Several insurers, as well as myMatrixx, submitted comments expressing concerns with the legislation. This bill did not get the legislative support it required to survive the process.

Controlled Substance Regulation

Unfortunately, the opioid crisis in this country continues to be a problem. Among other actions, states are busy adopting new regulations in an attempt to limit fraudulent activity from either the provider or patient. Since workers’ compensation claims frequently include pain medications, this type of regulation is one we closely monitor. Over the past few months, 10 states have been working on adoption of new rules regulating the handling of opioids and other controlled substances, further tightening the use and distribution for those prescriptions.

One method of control is to require electronic prescribing for these substances. Since June of 2020, the states of Colorado, Tennessee, Texas, Virginia and Wyoming have been drafting and adopting new regulations mandating e-prescribing for opioids and benzodiazepines. State-based exceptions include cancer treatment, palliative care, end-of-life care and provider economic hardship. Visit our interactive Map to view the details.

Watching: Marijuana-Related Legislation

Medical Marijuana and Workers Compensation in New Jersey is being discussed and legislated in NJ AB 1708. If passed as written, it will provide for payment by Workers Compensation insurers or employers for medical treatment using marijuana associated with a WC injury. The bill allows the employer or carrier to pay the employee directly for costs with the proper receipt from that employee if they are barred from paying the dispensary directly.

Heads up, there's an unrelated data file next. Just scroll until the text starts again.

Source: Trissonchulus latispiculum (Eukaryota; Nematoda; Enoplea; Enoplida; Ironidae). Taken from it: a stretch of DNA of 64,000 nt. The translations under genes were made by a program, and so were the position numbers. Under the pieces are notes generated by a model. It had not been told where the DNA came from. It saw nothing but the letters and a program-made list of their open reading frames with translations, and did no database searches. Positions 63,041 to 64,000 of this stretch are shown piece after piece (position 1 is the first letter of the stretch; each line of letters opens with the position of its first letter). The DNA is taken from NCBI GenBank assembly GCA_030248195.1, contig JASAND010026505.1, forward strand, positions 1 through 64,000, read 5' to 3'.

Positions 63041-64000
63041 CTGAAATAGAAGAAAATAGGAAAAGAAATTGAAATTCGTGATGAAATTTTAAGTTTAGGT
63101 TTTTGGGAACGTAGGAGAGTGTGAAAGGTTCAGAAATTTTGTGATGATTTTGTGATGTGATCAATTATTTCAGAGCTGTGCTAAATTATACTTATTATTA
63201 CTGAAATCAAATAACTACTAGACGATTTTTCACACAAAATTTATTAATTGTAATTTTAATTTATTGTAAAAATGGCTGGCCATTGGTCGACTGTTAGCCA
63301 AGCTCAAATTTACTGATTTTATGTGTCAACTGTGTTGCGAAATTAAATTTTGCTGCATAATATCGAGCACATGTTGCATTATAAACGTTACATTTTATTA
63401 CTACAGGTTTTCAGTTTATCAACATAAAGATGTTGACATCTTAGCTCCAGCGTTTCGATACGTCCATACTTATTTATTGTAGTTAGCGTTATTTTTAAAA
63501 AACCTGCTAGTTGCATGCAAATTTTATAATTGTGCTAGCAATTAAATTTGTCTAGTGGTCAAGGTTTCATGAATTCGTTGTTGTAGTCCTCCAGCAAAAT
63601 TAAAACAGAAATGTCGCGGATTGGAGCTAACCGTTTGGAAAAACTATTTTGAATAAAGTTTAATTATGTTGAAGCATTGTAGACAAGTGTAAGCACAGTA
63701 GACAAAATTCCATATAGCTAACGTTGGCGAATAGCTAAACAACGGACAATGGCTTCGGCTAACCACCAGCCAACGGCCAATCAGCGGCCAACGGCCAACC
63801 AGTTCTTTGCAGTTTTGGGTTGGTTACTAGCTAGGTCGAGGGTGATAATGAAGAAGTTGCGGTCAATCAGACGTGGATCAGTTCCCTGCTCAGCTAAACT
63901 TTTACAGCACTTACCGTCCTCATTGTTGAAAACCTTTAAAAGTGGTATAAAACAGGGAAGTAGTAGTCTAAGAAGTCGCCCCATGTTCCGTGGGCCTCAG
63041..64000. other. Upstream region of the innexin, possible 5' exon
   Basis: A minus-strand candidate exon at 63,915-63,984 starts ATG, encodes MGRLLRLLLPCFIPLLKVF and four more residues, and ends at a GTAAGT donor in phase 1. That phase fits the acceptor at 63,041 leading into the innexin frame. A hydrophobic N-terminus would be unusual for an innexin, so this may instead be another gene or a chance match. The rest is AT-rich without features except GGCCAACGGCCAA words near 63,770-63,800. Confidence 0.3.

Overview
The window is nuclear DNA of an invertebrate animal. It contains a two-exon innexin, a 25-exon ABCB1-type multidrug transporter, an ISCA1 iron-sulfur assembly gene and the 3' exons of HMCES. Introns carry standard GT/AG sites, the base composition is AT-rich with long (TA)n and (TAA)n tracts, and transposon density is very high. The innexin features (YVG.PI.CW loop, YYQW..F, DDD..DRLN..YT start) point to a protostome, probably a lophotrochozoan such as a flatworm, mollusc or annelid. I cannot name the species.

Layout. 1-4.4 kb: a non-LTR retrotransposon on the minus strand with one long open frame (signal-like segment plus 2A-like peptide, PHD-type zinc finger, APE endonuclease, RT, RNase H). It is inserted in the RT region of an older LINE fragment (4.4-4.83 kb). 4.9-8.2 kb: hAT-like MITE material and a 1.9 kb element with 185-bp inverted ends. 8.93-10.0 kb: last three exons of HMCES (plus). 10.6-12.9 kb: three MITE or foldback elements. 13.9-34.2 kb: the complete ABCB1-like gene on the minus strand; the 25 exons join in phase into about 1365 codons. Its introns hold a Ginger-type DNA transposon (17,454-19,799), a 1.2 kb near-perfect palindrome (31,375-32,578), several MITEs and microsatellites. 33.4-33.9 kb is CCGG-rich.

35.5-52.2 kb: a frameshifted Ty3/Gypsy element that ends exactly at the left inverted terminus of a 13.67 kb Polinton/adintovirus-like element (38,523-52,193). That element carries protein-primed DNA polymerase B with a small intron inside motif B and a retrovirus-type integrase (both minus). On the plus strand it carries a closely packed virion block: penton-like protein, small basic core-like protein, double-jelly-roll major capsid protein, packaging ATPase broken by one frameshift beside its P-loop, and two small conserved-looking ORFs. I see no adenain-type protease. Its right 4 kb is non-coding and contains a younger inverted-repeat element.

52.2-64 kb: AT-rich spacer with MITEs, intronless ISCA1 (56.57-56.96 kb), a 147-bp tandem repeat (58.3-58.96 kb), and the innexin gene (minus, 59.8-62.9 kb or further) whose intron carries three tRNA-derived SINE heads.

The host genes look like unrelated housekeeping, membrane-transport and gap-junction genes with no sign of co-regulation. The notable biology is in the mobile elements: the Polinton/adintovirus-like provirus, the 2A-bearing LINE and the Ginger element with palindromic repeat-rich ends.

This bill allows the federal “Controlled Substance Act” (CSA) to prohibit the payment for this treatment. The CSA regulates the manufacture and distribution of controlled substances such as hallucinogens, narcotics, depressants and stimulants. Marijuana is currently listed along with heroin as a controlled substance, a Schedule I drug, meaning it has a high chance for abuse and no medical benefit. In a 2016 analysis conducted by the DEA, they state there is also evidence of pharmacological effect and a risk to public health.

For the first time in history, on December 4, 2020, The U.S. House of Representatives voted 228 to 164, to decriminalize marijuana. The states have been challenging this currently with 45 states adopting decriminalization and/or allowing medical marijuana as a treatment in 2020. The mention of the CSA may be a way to move forward quickly with insurer claim payment, if congress is successful in removing this drug from the schedule I, or if federal regulators continue to not enforce this section of the Act.


The information which is provided herein and links to other related web sites are offered as a courtesy to our clients. All material is intended for informational purposes only and is not considered a recommendation or legal advice. myMatrixx accepts no liability for the consequences of any actions taken on the basis of the information provided.